The M1 Peer Pleasure Youth Theatre Festival, Singapore’s only annual theatre festival by young people, is back with a number of shows and programmes after a year’s hiatus. With brand new artistic director and theatre practitioner Jean Ng at the helm, the festival has gained a new focus by zooming in on specific societal issues, such as this year’s theme of Poverty, explored through both research and devised work from the young participants. We spoke to Jean and found out a little more about her role, the festival, and what to expect. Read the interview in full below:
Bakchormeeboy: Could you tell us a little about how you arrived at the theme of Poverty this year?
Jean: It’s been a subject matter that I’ve wanted to work on in the theatre for a long time now. In fact in end 2015/ early 2016, I had asked Heng Leun and Li Xie if they would like to work on a piece with me. They both said yes immediately. But then we all got busy with a million things and it is wonderful how things came round in one circle and we ended up making a piece for this festival [The Class Room].
Bakchormeeboy: What was the process like of getting the participants to better understand and come to terms with the theme of Poverty? Were they receptive/were there challenges?
Jean: I knew from the start that the youth participants needed to do deeper research on the subject matter. This is perhaps the biggest element in the process. I didn’t want them to stay in the rehearsal room, read a couple of articles on social media and make the pieces. They needed to be out there, seeing, listening, talking to people. So we put together a team of resource panellists including a sociologist, a social worker and a community worker.
They gave us so much of their time, talking to the youths, devising workshops for them, watching their works-in-progress and offering feedback. The youths also went on guided community walks around rental flat neighbourhoods. They went inside the flats and interviewed some residents. Some theatre practitioners who have done a lot of devised theatre on social issues like Heng Leun and Haresh Sharma came and talked to the youth, giving them inspiration and deeper understanding. The youths have been very receptive. They are beautiful, whatever background they come from: they are open to learn, to question, to explore, to transform.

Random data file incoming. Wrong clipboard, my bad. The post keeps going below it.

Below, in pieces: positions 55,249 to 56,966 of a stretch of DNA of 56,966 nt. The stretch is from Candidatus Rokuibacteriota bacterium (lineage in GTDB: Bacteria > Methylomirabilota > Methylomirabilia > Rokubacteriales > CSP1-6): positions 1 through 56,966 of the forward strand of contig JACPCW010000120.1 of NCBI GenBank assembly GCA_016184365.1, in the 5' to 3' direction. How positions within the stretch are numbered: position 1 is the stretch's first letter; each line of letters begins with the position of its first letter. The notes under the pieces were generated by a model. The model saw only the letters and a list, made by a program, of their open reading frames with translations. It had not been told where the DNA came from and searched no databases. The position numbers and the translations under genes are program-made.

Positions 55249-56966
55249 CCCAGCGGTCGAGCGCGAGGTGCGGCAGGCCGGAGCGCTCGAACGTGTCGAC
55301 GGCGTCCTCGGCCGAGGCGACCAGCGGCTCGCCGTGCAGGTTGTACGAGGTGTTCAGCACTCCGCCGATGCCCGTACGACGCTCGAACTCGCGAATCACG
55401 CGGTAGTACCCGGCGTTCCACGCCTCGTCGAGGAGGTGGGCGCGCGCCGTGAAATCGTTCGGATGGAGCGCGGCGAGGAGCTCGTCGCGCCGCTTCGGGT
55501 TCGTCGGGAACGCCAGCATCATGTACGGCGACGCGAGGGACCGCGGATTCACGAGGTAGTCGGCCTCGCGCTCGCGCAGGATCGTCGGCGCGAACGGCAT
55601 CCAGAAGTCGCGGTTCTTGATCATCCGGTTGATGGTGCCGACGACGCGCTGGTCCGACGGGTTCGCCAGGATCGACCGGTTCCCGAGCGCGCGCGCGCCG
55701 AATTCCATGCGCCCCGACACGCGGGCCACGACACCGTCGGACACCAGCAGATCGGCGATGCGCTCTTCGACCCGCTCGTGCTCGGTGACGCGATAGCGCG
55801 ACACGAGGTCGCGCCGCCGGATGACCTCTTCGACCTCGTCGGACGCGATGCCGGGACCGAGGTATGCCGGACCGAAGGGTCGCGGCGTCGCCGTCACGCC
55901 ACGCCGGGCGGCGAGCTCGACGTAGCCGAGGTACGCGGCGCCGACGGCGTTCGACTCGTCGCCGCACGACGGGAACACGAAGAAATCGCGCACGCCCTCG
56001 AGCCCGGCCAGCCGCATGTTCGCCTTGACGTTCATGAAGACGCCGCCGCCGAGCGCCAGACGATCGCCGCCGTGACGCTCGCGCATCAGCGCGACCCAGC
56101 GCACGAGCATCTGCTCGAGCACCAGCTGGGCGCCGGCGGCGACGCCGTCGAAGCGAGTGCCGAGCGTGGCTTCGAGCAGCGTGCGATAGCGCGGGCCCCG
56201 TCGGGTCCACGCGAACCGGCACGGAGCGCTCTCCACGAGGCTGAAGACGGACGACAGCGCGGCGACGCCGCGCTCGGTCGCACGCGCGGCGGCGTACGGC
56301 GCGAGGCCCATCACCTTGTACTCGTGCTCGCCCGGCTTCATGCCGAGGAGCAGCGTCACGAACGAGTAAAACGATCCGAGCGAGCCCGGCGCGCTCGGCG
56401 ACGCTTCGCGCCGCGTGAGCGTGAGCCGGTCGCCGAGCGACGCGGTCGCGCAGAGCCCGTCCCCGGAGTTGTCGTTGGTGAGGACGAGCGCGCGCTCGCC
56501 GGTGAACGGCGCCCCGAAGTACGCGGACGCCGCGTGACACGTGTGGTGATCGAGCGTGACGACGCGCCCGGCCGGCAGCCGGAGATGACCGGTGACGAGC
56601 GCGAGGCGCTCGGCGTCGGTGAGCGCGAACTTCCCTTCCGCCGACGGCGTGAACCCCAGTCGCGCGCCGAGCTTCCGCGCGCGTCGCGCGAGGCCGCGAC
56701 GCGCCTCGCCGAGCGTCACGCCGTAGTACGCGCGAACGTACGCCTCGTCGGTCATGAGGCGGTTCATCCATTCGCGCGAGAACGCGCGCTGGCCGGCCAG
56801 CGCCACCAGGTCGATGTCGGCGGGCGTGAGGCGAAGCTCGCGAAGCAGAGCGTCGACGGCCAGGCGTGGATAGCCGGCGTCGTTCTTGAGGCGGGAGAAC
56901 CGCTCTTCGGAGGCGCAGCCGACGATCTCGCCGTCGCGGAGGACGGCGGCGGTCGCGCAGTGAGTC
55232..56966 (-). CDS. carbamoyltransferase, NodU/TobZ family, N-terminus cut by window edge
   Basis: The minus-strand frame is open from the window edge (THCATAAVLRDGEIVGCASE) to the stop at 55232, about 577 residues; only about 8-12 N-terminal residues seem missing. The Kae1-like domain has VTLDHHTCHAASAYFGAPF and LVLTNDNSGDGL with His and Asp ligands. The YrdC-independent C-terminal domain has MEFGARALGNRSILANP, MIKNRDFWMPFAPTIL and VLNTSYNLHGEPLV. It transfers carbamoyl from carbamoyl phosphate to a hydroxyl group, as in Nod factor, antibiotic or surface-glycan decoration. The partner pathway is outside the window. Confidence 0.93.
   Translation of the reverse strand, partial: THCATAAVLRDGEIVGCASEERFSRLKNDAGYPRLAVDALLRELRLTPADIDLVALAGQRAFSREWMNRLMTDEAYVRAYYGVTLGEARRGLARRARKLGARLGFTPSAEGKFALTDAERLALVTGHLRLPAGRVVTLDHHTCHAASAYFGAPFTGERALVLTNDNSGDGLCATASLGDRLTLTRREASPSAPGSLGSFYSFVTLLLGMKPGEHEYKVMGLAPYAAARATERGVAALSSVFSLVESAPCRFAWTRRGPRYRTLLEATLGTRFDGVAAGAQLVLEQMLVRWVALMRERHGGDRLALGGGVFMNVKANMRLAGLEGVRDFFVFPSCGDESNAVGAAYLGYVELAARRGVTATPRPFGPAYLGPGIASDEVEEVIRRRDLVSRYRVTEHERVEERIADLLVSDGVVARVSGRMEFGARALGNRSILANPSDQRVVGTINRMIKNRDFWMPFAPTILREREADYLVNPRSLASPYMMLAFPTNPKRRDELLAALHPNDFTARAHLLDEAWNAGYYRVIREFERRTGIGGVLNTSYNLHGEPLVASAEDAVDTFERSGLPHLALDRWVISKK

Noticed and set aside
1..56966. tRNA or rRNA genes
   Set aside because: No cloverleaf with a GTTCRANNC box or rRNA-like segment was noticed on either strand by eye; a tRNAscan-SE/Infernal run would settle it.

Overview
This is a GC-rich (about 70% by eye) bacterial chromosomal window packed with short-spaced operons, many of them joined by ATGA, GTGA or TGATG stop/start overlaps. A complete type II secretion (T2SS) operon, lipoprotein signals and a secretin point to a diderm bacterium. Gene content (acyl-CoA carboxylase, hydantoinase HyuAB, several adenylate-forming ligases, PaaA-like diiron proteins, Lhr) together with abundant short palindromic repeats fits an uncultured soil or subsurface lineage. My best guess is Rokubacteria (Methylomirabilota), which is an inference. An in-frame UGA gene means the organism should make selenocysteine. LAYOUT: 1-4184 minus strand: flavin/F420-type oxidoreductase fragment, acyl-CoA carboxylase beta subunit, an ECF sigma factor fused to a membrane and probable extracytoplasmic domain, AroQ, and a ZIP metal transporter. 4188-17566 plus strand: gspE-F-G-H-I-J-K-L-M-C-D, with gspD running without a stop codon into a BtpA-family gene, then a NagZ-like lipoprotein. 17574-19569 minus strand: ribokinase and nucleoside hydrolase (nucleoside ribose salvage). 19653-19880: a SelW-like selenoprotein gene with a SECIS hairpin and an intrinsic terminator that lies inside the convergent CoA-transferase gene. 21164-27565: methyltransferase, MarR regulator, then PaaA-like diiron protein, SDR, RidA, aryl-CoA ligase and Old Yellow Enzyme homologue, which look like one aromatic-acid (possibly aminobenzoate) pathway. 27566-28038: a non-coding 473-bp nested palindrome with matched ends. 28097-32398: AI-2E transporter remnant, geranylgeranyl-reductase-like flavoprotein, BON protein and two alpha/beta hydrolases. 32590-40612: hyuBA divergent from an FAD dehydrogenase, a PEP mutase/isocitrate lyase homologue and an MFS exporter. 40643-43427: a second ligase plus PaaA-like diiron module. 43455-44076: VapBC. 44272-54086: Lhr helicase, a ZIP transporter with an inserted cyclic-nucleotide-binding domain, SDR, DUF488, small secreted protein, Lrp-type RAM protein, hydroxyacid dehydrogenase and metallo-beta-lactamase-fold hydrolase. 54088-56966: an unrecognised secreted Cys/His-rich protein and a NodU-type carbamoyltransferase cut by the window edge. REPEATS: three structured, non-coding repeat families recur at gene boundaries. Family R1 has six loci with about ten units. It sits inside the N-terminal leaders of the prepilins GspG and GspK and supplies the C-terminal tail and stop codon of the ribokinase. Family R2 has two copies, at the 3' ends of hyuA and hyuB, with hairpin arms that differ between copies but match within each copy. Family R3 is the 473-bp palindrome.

Bakchormeeboy: What is the background of these students and participants like, i.e. do they come from a drama background? Did that ultimately matter when it came to devising and rehearsing for each work?
Jean: The participants from the two schools are drama club members and those from Beyond Social Services come from The Community Theatre, so all are not new to the theatre. Of course they come from different socio-economic backgrounds. Many of the TCT members come from rental flat estates while you know, you have students from ACS (Barker Road), many of whom are from a more privileged background.
This is exciting. We need to look at the issue from many different perspectives. We need to build bridges and understanding between different communities. We also began to understand that poverty is not just about economic poverty. Someone from a middle upper class family can have other forms of Poverty. So it isn’t about us versus them or even us helping them, it is “Even though we are very different and I don’t fully understand your situation, I want to understand and I know there are emotions and experiences that I share with you.”
Bakchormeeboy: Particularly in regards to the theme of Poverty, we all understand that the arts have often been seen as a luxury we cannot afford. How can one engage those living in poverty with the arts if there are so many barriers to entry to it?
Jean: First, I don’t think we should stand on any pedestal and want to engage any community with the arts. Who are we to do that? For me it’s always been that Theatre is something I do, and if it can be a way through which I can encounter a community, it’s great. Also, I think the definition of “the arts” doesn’t have to be so narrow. I learn a lot from people who are artists in life – the cooks, bakers, drivers, gardeners, etc.
Bakchormeeboy: Why then is theatre such a powerful medium when it comes to engaging youths and the themes of Peer Pleasure?
Jean: To answer that, I’ll refer you to You Yenn’s essay “Doing: the work of Dreaming”.
The M1 Peer Pleasure Youth Theatre Festival 2019 runs from 24th July to 4th August 2019 at the Esplanade. For more information and the full programme lineup, visit their website here